Missions Minded

Posted: April 26, 2015 in Uncategorized

mhungary

God placed a burden for ministry on my heart at a young age. Growing up, I was constantly exposed to missionaries and service opportunities through my home church in Iowa. Our senior pastor had previously been a missionary and many messages included illustrations from his time in the Philippines; there were annual missions conferences and the highlight of every summer was the missions trip with the youth group. In addition, my parents were always offering lodging or loaning cars to pastors and missionaries in need. In our home, those in full-time ministry were respected and honored.

I have vivid memories of being enthralled by Dorothy Adam’s slides shows of Bangladesh. As the carousel turned and the clicking sound announced each new slide’s arrival, I would watch enraptured at the vibrant still images of the faces of those she ministered to; and I would listen as her calm, clear voice spoke, sharing details of a world I could only imagine.

Then came the Bennett family. They were a family in our church raising funds to head to the mission field for the first time and we were their sending church. I was closely connected because one of their daughters was my age. When they left for Australia during my 6th grade year, Becky and I hugged, cried and promised we would save our pennies so that I could go visit her. Five years later, we still didn’t have enough pennies saved, but my parents somehow made it happen. Off I went to spend the summer in Australia. I lived life with them and saw first hand ministry in another country. I was 17 and I was hooked.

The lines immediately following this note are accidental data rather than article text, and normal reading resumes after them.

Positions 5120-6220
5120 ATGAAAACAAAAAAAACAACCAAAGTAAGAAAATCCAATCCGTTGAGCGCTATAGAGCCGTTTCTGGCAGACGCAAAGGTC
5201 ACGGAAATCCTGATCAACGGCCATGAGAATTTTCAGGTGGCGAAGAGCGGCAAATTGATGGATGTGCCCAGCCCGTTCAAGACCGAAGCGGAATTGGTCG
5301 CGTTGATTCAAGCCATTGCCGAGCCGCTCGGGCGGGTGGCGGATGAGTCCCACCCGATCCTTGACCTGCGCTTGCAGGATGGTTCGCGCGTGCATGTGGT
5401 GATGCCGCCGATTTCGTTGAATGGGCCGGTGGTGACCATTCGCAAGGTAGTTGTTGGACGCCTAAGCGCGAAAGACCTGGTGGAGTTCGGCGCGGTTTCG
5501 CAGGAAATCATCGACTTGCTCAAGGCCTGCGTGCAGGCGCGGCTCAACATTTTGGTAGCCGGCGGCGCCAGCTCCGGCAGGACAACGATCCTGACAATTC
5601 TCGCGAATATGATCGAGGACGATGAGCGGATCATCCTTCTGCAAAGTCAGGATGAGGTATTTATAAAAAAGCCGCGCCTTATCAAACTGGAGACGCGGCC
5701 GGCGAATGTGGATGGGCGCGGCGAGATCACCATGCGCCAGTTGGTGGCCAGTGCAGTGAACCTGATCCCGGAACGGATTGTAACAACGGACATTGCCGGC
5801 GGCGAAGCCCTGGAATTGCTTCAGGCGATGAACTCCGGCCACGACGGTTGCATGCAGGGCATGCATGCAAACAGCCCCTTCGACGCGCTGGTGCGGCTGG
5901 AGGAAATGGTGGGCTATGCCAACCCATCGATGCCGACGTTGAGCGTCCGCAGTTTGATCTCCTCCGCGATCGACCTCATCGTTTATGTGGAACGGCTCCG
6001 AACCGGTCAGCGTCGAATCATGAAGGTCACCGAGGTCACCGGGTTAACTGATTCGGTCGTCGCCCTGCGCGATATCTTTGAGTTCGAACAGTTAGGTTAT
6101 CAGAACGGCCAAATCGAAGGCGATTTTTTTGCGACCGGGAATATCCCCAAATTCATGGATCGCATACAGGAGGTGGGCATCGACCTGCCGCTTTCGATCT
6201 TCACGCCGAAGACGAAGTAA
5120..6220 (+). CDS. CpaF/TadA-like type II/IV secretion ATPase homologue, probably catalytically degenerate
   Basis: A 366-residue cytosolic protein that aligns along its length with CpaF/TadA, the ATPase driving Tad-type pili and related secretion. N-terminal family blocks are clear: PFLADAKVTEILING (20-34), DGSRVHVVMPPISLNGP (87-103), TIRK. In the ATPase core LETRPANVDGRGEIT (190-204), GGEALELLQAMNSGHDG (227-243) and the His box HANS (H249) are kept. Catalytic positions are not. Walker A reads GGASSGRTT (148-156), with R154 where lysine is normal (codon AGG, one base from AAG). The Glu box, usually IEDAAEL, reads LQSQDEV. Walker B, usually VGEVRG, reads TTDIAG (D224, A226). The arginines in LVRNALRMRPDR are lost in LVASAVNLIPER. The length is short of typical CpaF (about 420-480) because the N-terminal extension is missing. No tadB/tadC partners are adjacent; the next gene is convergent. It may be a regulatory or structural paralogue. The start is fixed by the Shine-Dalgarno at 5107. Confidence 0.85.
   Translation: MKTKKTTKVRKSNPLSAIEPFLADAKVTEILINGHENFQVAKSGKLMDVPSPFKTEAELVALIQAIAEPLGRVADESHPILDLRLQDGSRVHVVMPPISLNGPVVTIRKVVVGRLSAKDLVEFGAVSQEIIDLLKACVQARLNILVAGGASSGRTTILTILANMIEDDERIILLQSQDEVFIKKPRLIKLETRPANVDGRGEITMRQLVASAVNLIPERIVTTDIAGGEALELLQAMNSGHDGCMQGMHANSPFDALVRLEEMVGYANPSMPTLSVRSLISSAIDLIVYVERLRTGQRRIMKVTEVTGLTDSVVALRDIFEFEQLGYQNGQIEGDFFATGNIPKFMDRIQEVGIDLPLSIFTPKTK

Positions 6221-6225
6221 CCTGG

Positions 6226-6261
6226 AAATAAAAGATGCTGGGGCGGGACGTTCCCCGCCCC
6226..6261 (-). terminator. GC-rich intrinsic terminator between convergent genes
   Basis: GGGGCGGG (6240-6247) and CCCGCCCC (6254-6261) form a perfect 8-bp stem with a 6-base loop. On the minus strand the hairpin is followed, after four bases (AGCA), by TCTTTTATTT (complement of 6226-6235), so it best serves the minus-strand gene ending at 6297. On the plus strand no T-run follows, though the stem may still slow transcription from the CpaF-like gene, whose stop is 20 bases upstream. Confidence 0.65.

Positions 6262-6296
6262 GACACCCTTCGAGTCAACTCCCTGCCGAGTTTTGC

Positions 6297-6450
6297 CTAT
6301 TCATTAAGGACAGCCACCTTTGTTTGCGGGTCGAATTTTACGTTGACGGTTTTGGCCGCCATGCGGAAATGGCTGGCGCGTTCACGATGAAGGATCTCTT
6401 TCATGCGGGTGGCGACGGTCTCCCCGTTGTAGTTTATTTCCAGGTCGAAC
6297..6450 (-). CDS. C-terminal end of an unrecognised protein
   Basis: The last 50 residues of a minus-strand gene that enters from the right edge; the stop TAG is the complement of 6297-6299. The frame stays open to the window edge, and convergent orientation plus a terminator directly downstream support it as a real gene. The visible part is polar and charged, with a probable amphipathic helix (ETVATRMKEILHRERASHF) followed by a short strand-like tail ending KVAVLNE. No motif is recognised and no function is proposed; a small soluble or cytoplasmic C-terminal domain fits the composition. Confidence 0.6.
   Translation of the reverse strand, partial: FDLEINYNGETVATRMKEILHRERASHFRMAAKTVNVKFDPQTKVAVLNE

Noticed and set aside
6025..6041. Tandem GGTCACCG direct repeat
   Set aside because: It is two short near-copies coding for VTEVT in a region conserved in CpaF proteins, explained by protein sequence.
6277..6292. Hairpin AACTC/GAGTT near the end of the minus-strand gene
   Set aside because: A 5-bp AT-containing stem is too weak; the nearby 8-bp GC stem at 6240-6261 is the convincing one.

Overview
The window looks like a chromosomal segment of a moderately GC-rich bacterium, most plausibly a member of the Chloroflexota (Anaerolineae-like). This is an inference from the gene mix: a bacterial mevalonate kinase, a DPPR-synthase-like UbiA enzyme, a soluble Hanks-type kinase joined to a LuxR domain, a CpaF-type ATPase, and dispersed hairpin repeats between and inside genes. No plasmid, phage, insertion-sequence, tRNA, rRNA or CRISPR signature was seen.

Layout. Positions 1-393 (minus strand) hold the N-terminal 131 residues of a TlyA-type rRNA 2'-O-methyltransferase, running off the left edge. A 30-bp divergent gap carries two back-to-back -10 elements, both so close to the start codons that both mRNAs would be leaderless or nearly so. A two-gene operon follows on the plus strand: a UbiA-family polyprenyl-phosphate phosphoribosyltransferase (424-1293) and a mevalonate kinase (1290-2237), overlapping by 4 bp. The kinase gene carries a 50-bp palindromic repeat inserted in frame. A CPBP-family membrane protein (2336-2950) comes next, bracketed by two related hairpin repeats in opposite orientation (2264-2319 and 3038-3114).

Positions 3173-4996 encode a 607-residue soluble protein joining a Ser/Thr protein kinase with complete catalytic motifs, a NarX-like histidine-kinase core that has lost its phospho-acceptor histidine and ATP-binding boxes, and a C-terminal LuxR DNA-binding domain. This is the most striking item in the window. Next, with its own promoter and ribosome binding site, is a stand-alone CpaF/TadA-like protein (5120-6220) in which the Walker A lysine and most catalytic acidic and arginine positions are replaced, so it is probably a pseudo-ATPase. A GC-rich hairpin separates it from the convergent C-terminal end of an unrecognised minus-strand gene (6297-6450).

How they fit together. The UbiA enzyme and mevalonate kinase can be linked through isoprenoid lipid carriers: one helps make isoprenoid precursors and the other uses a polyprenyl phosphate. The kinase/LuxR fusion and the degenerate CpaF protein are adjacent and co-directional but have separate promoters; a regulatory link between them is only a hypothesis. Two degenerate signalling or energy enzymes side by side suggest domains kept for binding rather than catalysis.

After that summer, sometime near the end of high school, I had a conversation with my youth pastor. It went something like this,

Me: “I think God wants me to go into ministry but I don’t know what I could possibly do. I don’t think I can be a pastor’s wife because I talk too much.” (I was also thinking I can’t sew or sing solos either, because I thought all pastor’s wives did those things.)

 Him: “There is no set of certain personality types for God to use you in ministry. If the Spirit is leading you in this direction, just take one step at a time to follow Him. He will help you grow and use you just the way He made you.”

 Me: “So what should I do?”

 Him: “Maybe you should consider a Christian college, so you can gain more Bible knowledge and be exposed to more ministry opportunities.”

Best. Advice. Ever. So glad I followed it. As I entered college, my heart’s desire was to serve Jesus Christ in ministry. I committed my life to Him and told the Lord I was willing to go overseas or stay local, and do so whether I was single or married. I just knew nothing else would satisfy.